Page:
baritone voice, trumpet, trombone, bass clarinet, and pre-recorded electronics
(also available in a version for string quartet and electronics)
The Yale Club, New York, NY
February 23rd, 2010
Version for string quartet was commissioned by the Argus Quartet.
James Madison University’s Contemporary Music Festival, Harrisonburg, Virginia
February 14, 2017
Download electronics. How to Breathe Underwater is performed alongside a track of prerecorded electronics consisting of processed sine waves. These sounds should blend seamlessly and effortlessly with the ensemble, beginning imperceptibly and eventually overtaking (drowning) the ensemble. The performers should consult the reference recording provided for questions of balance. Since the synchronicity of the electronics and players is paramount the work must be performed with a click track.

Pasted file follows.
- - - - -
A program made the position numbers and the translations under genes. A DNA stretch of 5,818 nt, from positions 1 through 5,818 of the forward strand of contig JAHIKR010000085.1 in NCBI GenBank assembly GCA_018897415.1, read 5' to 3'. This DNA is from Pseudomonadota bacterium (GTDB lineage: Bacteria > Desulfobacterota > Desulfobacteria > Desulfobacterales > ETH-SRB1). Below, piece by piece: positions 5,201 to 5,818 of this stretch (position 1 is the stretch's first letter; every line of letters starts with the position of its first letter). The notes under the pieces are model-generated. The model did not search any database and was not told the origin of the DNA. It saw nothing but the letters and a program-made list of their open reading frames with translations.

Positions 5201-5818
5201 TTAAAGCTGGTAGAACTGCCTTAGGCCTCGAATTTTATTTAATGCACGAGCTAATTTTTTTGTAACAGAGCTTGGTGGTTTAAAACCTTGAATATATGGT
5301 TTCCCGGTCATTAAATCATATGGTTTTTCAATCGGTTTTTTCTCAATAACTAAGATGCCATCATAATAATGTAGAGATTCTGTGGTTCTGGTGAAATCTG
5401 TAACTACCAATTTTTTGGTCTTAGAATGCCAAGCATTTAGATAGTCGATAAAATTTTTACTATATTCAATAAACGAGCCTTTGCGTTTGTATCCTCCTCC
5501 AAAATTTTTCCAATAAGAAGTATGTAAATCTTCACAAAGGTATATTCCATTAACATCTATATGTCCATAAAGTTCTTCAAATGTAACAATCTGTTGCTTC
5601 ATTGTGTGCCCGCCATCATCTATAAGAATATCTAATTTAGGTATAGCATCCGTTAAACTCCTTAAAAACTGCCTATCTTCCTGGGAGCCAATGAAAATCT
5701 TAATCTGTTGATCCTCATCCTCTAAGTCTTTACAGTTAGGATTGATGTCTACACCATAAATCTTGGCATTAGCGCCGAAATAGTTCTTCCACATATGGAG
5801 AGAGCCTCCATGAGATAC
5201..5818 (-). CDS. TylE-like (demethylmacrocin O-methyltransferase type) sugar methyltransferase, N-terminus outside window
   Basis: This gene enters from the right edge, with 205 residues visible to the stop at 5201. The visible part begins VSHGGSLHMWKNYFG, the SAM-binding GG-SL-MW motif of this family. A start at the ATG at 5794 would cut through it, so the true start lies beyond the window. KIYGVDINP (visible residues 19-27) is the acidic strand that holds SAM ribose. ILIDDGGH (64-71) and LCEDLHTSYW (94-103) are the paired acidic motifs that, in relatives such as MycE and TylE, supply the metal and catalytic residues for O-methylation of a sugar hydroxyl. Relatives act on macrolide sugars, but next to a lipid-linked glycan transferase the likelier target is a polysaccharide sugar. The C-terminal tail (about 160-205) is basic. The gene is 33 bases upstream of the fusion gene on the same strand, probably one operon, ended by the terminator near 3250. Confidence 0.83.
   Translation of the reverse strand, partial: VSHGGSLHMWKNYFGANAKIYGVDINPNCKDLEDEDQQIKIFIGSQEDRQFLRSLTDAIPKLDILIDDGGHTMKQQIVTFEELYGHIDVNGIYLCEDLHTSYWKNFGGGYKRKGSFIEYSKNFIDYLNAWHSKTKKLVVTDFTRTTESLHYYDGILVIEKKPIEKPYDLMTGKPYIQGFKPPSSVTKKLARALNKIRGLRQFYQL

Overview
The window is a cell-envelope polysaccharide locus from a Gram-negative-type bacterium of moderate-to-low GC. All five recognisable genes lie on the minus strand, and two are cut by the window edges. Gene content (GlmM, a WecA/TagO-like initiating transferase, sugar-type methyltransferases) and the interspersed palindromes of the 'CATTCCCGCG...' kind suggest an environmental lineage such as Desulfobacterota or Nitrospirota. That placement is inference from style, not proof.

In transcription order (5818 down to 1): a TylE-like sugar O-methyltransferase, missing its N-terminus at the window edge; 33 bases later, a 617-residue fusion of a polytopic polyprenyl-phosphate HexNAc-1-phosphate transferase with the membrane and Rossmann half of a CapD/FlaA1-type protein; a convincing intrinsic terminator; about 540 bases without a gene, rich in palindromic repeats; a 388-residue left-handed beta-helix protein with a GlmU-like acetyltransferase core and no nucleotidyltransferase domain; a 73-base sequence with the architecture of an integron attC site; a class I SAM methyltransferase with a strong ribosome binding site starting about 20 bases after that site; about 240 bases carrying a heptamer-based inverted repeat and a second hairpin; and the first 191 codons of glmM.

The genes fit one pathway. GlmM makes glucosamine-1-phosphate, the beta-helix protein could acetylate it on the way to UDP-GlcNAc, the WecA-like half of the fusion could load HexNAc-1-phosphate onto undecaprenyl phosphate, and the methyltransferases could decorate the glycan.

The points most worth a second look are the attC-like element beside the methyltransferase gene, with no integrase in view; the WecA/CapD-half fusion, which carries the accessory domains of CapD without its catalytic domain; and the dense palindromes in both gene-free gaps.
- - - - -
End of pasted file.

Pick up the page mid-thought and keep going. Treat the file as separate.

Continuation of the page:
How to Breathe Underwater is a portrait of depression. In the same way that composers of the 19th century wrote miniatures based on the figures of the Commedia Dell’arte, How to Breathe Underwater was inspired by a character in the Jonathan Franzen novel, Freedom. While reading the novel, I was struck by the character named Connie Monaghan. The author described her as having “no notion of wholeness—[she] was all depth and no breadth. When she was coloring, she got lost in saturating one or two areas with a felt-tip pen.” This kind of singular obsession—the sense of being overwhelmed, and eventually drowned, inspired me to compose this piece. In fact, I initially called the piece All Depth and No Breadth. However, I decided that How to Breathe Underwater was a more appropriate title. In the end, I wanted to suggest optimism, not fatalism.